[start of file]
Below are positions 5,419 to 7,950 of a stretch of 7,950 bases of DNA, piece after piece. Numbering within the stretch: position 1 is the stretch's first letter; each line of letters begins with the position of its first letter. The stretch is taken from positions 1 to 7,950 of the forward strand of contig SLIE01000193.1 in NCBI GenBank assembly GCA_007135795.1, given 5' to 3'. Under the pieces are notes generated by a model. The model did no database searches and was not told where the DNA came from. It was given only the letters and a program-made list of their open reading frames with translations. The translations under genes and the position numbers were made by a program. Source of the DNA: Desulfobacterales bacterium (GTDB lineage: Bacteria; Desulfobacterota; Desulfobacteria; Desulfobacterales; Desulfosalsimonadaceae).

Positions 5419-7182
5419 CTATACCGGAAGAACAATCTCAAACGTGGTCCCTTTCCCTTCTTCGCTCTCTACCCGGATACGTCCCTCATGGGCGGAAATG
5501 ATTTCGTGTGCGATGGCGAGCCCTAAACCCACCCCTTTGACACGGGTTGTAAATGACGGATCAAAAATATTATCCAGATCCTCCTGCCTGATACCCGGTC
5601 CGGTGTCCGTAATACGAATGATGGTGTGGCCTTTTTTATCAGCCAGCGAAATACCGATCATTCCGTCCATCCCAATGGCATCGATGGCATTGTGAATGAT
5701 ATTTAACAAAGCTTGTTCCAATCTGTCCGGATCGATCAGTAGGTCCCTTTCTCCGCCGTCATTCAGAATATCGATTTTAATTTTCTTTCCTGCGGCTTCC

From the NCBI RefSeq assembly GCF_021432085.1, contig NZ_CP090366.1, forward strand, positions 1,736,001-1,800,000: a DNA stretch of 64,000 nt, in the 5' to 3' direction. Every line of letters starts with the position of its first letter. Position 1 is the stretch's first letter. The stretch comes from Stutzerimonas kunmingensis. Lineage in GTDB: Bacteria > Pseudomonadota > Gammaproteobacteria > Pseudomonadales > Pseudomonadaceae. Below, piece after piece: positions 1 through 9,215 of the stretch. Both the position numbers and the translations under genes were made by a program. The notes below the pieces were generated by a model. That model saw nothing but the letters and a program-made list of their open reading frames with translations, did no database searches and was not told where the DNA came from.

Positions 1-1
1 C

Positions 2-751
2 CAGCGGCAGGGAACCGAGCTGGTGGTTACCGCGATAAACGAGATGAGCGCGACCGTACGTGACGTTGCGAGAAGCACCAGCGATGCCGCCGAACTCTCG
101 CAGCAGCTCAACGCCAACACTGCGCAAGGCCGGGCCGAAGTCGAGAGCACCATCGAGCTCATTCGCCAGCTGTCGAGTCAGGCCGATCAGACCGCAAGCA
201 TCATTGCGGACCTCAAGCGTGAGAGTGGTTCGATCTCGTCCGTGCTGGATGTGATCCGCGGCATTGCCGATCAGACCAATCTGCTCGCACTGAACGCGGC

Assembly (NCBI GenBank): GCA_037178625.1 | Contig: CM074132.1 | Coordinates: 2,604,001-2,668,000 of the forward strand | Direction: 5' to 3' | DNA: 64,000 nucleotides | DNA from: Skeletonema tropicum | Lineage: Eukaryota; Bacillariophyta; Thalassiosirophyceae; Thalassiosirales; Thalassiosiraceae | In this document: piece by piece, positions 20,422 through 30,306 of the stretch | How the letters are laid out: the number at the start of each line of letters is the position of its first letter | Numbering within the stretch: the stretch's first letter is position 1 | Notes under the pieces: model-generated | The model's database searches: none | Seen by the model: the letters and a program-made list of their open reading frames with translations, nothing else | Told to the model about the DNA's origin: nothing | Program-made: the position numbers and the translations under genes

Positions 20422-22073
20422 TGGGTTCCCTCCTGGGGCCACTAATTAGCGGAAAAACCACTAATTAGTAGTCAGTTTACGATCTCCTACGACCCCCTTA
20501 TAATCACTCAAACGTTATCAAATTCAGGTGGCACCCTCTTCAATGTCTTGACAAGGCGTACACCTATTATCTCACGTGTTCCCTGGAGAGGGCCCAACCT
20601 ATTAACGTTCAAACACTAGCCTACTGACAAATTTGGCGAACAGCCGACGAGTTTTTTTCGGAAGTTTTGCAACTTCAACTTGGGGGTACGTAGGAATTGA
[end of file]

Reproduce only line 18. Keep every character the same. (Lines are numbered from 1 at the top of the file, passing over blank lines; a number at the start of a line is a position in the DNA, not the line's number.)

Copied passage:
20601 ATTAACGTTCAAACACTAGCCTACTGACAAATTTGGCGAACAGCCGACGAGTTTTTTTCGGAAGTTTTGCAACTTCAACTTGGGGGTACGTAGGAATTGA